Sen. Patty Murray Demands Ouster of Top Education Official After Apology for Campus Sex Comments

FILE - In this Wednesday, Oct. 1, 2014 file photo, Texas Tech freshman Regan Elder helps drape a bed sheet with the message "No Means No" over the university's seal at the Lubbock, Texas campus to protest what students say is a "rape culture" on campus. A picture of a …
AP Photo/Betsy Blaney

Democrat Sen. Patty Murray is calling for the removal of education civil rights chief Candice Jackson following Jackson’s apology for comments she made regarding the status of campus sexual assault complaints that are filed with her office:

According to Politico, Murray said:

Despite her apology following a public outcry, Ms. Jackson’s callous, insensitive, and egregious comments regarding sexual assault on college campuses crossed a serious line and highlighted her clear biases in this area in a way that, to me and many women and men across the country, should disqualify her from service in the position of top Department of Education protector of students’ right to be safe at school.

The New York Times reported Jackson’s comments prior to DeVos’s “listening sessions” last week regarding the expansion of university and college administrations’ role in campus sexual assault allegations under Title IX. DeVos included in her talks not only students who claim to have been sexually assaulted, but also those who were falsely accused of assault, an action that set off a firestorm with the left.

Jackson, the federal Education Department’s acting assistant secretary for civil rights, made the following reported remarks:

Investigative processes have not been “fairly balanced between the accusing victim and the accused student,” Ms. Jackson argued, and students have been branded rapists “when the facts just don’t back that up.” In most investigations, she said, there’s “not even an accusation that these accused students overrode the will of a young woman.”

“Rather, the accusations — 90 percent of them — fall into the category of ‘we were both drunk,’ ‘we broke up, and six months later I found myself under a Title IX investigation because she just decided that our last sleeping together was not quite right,’” Ms. Jackson said.

Jackson subsequently apologized twice for her comments, referring to them as “flippant” and emphasizing that “all sexual harassment and sexual assault must be taken seriously.” She also reportedly apologized directly to the group identified as victims of campus sexual assault during the “listening session.”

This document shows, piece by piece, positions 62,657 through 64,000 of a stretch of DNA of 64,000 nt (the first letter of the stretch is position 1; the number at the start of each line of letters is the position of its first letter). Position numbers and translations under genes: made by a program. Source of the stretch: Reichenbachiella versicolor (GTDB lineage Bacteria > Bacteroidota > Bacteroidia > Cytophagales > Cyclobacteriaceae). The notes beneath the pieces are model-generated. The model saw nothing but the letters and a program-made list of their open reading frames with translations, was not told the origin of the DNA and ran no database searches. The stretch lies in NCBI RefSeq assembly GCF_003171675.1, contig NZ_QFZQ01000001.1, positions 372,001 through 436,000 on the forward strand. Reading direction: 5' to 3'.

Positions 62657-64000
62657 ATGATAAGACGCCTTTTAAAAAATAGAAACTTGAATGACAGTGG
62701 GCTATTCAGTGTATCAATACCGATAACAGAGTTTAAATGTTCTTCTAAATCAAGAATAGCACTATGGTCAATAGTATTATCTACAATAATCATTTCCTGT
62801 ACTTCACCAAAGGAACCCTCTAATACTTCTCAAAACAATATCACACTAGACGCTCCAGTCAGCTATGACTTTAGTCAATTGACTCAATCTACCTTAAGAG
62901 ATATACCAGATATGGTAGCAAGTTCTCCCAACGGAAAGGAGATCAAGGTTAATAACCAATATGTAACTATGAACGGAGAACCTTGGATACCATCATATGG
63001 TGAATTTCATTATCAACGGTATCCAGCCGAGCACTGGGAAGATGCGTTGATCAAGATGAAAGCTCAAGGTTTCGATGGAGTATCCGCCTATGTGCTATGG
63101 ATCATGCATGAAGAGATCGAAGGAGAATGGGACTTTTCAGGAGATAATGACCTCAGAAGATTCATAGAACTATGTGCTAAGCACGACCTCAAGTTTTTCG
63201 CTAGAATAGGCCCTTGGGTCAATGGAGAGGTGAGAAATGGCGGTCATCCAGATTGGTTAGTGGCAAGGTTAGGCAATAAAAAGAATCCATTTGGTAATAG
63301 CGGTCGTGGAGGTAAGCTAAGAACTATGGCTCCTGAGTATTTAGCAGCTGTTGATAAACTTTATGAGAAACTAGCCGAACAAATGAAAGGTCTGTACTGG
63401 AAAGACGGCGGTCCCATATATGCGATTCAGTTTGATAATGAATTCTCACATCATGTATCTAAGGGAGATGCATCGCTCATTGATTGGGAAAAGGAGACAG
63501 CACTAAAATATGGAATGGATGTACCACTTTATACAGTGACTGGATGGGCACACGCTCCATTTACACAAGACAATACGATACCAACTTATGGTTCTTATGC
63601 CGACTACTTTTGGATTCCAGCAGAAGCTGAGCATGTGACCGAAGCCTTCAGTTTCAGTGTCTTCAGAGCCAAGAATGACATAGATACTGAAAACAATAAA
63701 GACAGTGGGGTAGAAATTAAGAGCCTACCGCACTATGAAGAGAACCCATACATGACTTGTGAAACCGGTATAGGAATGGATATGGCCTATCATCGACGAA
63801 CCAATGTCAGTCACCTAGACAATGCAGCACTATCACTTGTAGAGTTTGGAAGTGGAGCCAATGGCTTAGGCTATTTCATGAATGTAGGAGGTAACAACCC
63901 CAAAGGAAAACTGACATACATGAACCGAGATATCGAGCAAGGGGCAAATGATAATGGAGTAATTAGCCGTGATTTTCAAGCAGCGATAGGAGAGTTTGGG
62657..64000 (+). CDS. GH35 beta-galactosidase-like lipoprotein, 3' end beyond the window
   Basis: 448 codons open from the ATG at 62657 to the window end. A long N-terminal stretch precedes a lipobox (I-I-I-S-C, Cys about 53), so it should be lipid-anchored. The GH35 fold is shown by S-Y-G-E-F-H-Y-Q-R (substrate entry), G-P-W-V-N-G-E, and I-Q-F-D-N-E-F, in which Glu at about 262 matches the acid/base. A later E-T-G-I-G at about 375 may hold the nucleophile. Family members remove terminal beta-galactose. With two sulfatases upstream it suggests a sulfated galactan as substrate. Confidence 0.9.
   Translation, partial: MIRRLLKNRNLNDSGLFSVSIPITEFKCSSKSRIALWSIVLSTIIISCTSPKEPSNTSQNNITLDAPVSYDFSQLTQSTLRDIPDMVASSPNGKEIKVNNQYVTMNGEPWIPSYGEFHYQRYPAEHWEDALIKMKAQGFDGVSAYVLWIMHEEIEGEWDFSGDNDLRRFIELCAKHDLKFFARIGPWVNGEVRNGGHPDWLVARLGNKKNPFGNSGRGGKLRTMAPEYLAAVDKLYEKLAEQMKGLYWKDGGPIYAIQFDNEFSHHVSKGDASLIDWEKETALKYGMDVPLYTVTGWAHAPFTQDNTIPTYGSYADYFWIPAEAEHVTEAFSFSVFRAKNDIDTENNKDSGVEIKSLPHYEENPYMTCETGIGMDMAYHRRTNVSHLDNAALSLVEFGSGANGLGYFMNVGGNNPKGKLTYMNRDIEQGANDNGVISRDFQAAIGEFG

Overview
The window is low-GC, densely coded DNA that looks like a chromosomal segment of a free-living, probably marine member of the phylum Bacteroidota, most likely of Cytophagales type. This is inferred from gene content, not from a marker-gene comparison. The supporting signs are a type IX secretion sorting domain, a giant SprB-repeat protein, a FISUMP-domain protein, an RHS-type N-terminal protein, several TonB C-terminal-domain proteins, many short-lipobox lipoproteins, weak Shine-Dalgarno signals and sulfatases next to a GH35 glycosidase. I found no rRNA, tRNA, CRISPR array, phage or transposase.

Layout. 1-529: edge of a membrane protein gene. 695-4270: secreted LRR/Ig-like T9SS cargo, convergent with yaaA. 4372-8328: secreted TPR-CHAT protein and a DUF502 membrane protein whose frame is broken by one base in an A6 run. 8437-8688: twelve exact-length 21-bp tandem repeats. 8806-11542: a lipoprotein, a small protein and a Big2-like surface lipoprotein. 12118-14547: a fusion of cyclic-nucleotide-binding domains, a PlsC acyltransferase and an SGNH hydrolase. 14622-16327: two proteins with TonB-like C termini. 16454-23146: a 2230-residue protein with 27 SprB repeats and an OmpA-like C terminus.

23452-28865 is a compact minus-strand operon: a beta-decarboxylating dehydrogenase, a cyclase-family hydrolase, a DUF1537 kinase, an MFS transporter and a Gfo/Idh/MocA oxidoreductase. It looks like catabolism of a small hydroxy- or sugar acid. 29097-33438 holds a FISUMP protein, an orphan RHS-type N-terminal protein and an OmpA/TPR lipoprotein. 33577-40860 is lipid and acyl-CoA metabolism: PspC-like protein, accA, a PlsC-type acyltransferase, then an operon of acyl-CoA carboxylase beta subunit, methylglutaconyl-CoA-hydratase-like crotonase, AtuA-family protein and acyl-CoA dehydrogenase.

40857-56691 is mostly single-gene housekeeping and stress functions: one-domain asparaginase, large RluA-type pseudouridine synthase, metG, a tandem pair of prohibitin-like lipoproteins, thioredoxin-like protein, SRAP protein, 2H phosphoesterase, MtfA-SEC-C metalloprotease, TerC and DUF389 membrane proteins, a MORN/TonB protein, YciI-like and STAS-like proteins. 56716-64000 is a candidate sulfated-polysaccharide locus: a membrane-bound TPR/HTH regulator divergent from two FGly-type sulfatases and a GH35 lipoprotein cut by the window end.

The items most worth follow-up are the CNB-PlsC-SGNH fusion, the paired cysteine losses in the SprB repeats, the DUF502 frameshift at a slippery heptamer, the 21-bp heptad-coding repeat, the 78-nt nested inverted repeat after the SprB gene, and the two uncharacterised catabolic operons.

“All their stories are important,” DeVos also told reporters, USA Today noted, after Jackson apologized for her remarks.

“No student should be the victim of sexual assault,” the secretary continued. “No student should feel unsafe. No student should feel like there isn’t a way to seek justice, and no student should feel that the scales are tipped against him or her. We need to get this right.”

According to the Associated Press, Jackson said that, as a rape survivor herself, she “would never seek to diminish anyone’s experience.”

DeVos has told Democrats critical of her attempt to dial back the Obama-era’s activist role of the education department’s Office for Civil Rights that her department remains “unwavering in its commitment” to defend the civil rights of students. Regarding her “listening sessions” that included students who have been falsely accused of sexual assault and rape on campuses, DeVos also said, “It was clear that their stories are not often told”:

Murray, the senator from Washington State, added:

This was the final straw, but it is not my only concern. Since the day she got on the job, Ms. Jackson has worked to narrow the role of the office, back away from the progress made to protect transgender students, take away the tools and resources the Office for Civil Rights has to protect students, and move it away from its mission to ‘ensure equal access to education and to promote educational excellence throughout the nation through vigorous enforcement of civil rights.

In its 2011 Dear Colleague letter, the Obama administration sought to end cross-examination by accused persons in campus courts and rejected the traditional clear-and-convincing evidence standard of proof in school disciplinary procedures. Instead, the federal guidance instructed schools to use the “preponderance of the evidence standard to resolve complaints of sex discrimination,” which is used in most civil actions.

Obama’s deputies engaged the media by consistently pushing the myth that “one in five” college-age women in the U.S. will be sexually assaulted before they leave college.

However, according to the Bureau of Justice, the real rate of rape on college campuses is actually closer to 1 in 500.

Armed with the false “one in five” statistic, the Obama administration threatened to cut funding to colleges and universities who did not implement the guidance in its Dear Colleague letter.

The result has been the establishment of kangaroo courts on campuses, which legal experts across the political spectrum have condemned.


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